All signs point to finally throwing off the dictatorship of the little spiky ball.
The public thinks so. The stock market thinks so. Many experts think so. They’re welcoming the post-COVID-19 world. In fact, many believe that we’ve already reached a place where COVID-19 stops being a pandemic that kills and becomes endemic, erupting in waves here and there—not deadly waves—but more like influenza and common cold waves. The sort of nuisances that aren’t going to kill you. (It must quickly be added that influenza does indeed kill, but not with the ferocity of COVID-19.)
More and more, the consensus seems to be building toward what author Jason Tetro told Infection Control Today® in a Q&A on October 22. “Moving forward, I think we’re going to be going into this idea of seasonality, or as I like to say, cold, flu and COVID-19 seasons.” And the so-called “monster variant,” of COVID-19—a variant that would be immune to antibodies whether they’re produced by vaccines or prior infection? We’ve already been hit with the monster variant, Tetro said. It’s called the Delta variant and it’s burning itself out because it's not immune to the vaccines.
“That is our monster variant,” Tetro told ICT®. “We have seen other variants come out since Delta has taken over. They’re not doing anything. There’s even something called Delta plus that really isn’t doing much. In that light, I think we might be at the worst when it comes to what COVID-19 can offer.”
Scott Gottlieb, MD, the former commissioner of the Food and Drug Administration, certainly agrees with that assessment. On Face the Nation Sunday, Gottlieb said that “we’re going to enter a more endemic phase and as things improve, cases may pick up. ... But that doesn't mean that we’re entering into another wave of infection.”
Gottlieb said that we can finally put this nightmare behind us thanks to the creation of a vaccine for children as young as 5 and pills in the pipeline, from Pfizer and Merck, that would allow people to treat COVID-19 at home.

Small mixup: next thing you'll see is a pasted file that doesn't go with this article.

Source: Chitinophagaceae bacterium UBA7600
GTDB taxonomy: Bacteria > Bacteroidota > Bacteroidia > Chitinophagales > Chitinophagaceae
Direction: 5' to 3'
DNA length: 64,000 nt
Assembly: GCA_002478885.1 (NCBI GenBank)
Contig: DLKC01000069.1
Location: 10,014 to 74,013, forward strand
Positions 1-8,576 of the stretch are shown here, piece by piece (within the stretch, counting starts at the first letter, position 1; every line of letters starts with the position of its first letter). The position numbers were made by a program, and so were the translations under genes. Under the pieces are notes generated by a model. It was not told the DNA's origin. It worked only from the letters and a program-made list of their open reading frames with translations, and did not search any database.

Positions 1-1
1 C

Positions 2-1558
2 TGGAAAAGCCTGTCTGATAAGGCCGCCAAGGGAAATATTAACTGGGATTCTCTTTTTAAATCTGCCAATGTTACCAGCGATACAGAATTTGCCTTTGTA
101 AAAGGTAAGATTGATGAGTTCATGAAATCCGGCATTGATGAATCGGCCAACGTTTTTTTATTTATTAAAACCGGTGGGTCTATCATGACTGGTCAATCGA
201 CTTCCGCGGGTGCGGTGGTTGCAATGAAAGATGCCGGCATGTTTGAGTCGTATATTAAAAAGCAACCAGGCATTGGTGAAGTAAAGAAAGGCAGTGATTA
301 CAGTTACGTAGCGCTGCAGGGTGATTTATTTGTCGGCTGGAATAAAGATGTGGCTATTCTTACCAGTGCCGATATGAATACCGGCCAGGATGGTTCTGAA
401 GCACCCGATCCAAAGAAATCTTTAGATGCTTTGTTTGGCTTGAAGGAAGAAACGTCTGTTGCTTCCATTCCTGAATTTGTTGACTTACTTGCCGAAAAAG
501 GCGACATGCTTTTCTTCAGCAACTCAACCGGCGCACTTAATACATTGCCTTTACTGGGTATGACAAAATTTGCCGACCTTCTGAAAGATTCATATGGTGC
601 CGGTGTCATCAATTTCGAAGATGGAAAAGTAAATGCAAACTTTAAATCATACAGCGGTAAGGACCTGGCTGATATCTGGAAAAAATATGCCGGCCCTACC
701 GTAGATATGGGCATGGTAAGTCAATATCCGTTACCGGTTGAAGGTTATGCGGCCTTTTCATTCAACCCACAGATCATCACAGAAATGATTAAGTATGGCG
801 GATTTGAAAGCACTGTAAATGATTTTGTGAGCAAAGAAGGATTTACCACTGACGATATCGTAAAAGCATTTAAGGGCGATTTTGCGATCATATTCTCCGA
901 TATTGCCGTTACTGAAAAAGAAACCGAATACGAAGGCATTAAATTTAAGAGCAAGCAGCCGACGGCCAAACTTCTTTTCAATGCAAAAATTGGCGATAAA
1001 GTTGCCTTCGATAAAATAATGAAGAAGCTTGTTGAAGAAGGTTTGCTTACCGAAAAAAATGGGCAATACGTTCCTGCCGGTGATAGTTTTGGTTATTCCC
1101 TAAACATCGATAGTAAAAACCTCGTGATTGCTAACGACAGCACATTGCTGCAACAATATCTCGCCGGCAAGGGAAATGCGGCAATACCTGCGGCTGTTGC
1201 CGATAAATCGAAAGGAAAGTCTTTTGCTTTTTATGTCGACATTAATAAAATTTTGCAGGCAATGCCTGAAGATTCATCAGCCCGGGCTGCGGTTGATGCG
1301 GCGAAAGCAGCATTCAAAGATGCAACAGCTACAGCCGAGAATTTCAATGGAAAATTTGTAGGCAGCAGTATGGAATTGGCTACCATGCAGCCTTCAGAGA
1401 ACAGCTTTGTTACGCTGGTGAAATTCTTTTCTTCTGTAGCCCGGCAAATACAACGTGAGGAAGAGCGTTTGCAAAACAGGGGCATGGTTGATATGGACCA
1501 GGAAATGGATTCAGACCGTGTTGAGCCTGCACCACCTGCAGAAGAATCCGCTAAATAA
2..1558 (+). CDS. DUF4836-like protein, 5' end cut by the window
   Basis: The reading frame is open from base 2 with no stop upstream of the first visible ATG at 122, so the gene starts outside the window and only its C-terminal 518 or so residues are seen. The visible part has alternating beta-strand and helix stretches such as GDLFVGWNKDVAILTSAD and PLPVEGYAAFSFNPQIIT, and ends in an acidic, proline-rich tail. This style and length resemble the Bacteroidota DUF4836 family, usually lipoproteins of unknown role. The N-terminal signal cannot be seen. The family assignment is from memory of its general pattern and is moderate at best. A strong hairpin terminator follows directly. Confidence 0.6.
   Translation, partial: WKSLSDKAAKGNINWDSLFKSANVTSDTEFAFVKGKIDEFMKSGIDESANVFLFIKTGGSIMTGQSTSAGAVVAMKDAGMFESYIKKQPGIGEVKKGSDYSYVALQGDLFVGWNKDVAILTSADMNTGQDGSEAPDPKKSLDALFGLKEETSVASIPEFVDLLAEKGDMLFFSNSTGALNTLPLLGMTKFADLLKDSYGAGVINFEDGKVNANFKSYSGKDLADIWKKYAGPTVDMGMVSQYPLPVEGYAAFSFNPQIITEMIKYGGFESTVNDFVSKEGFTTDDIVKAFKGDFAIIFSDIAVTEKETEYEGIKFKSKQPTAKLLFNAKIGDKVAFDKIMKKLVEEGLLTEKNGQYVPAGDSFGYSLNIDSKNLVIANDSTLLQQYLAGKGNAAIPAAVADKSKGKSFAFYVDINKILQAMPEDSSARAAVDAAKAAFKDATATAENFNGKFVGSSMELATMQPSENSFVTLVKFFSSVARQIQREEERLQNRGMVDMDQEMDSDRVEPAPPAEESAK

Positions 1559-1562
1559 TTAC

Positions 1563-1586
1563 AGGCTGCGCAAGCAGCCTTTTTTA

“We’ve always said that two of the events that would demarcate the end of this pandemic was being able to vaccinate our children,” Gottlieb told Face the Nation. “We’re now able to do that down to age five. And also having a widely available or orally accessible drug that could treat coronavirus at home to prevent people from being hospitalized or dying.”
All of which gives credence to a prediction made by Monica Gandhi, MD, MPH, an infectious disease expert and a professor at the University of California, San Francisco. She predicted in a Q&A with ICT® in October 2020—that’s right, October 2020—that the “old normal” will return by January 2022.
“I think we’ll be going to movies,” Gandhi told ICT®. “That people will be going to the theater. People will be going to sports events. Will hug each other. Will hang out. We’re going to get back to normal, but it’s going to take a year and a half. January 2022. It’s so hard to say. But I do think it’s going to take until January 2022. We need to get the community transmission down. We need to get a vaccine. We will vaccinate the whole populace and then it will stop because it can’t go anywhere because we have immunity and we will get there.”
A good portion of the public in the United States thinks that we’re already there, according to the Axios/Ipsos Coronavirus Index.
“A majority of Americans (55%) believe returning to their normal pre-coronavirus life right now is a small risk or no risk to their health,” according to the Index, a marked increase since the “Delta driven, late-August low of 40%.”
The stock market certainly agrees, according to Axios—it’s “exploding.”
“Stocks move for all types of reasons,” Axios reports. “But the declines reflect a shift that’s sticking: At-home workouts and remote learning are out. Travel and gyms are in.”
Ross Klein, a fund manager at Changebridge Capital, which is invested in gym chain Planet Fitness, told Axios that “Folks are saying, ‘Hey you know, I’m going back to the office two days a week, perhaps I should go back to my old gym routine.’”
Still, a word of caution.
Infection prevention and control expert Saskia v. Popescu, PhD, MPH, MA, CIC, a member of ICT®’s Editorial Advisory Board, wrote recently that “giving thought to this rather unknown holiday season—now is the time to have conversations with staff about what can increase or decrease risk of COVID-19 during the holidays. These are especially important as more are getting boosters but may not necessarily realize that doesn’t suddenly make them Superman.”